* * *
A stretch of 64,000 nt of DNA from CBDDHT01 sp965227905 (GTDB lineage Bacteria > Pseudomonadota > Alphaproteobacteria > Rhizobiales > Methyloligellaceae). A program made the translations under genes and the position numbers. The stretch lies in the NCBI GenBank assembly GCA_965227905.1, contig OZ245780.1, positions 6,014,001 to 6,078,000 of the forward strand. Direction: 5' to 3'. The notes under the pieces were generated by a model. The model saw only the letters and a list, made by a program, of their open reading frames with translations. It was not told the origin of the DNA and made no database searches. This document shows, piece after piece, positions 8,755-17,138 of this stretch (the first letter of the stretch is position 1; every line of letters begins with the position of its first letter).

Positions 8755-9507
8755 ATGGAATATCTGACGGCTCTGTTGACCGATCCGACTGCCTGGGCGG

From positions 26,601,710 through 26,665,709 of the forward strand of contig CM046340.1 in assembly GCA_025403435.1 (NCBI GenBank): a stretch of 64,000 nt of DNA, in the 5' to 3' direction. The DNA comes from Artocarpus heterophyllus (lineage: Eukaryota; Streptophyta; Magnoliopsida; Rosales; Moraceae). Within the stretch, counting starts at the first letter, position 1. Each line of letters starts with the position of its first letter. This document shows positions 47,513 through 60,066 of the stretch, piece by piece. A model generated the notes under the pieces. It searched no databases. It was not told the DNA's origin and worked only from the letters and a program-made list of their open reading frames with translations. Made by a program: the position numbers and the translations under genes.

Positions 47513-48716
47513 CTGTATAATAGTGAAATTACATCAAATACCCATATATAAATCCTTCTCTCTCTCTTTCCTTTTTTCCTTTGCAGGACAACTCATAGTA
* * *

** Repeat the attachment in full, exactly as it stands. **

A stretch of 64,000 nt of DNA from CBDDHT01 sp965227905 (GTDB lineage Bacteria > Pseudomonadota > Alphaproteobacteria > Rhizobiales > Methyloligellaceae). A program made the translations under genes and the position numbers. The stretch lies in the NCBI GenBank assembly GCA_965227905.1, contig OZ245780.1, positions 6,014,001 to 6,078,000 of the forward strand. Direction: 5' to 3'. The notes under the pieces were generated by a model. The model saw only the letters and a list, made by a program, of their open reading frames with translations. It was not told the origin of the DNA and made no database searches. This document shows, piece after piece, positions 8,755-17,138 of this stretch (the first letter of the stretch is position 1; every line of letters begins with the position of its first letter).

Positions 8755-9507
8755 ATGGAATATCTGACGGCTCTGTTGACCGATCCGACTGCCTGGGCGG

From positions 26,601,710 through 26,665,709 of the forward strand of contig CM046340.1 in assembly GCA_025403435.1 (NCBI GenBank): a stretch of 64,000 nt of DNA, in the 5' to 3' direction. The DNA comes from Artocarpus heterophyllus (lineage: Eukaryota; Streptophyta; Magnoliopsida; Rosales; Moraceae). Within the stretch, counting starts at the first letter, position 1. Each line of letters starts with the position of its first letter. This document shows positions 47,513 through 60,066 of the stretch, piece by piece. A model generated the notes under the pieces. It searched no databases. It was not told the DNA's origin and worked only from the letters and a program-made list of their open reading frames with translations. Made by a program: the position numbers and the translations under genes.

Positions 47513-48716
47513 CTGTATAATAGTGAAATTACATCAAATACCCATATATAAATCCTTCTCTCTCTCTTTCCTTTTTTCCTTTGCAGGACAACTCATAGTA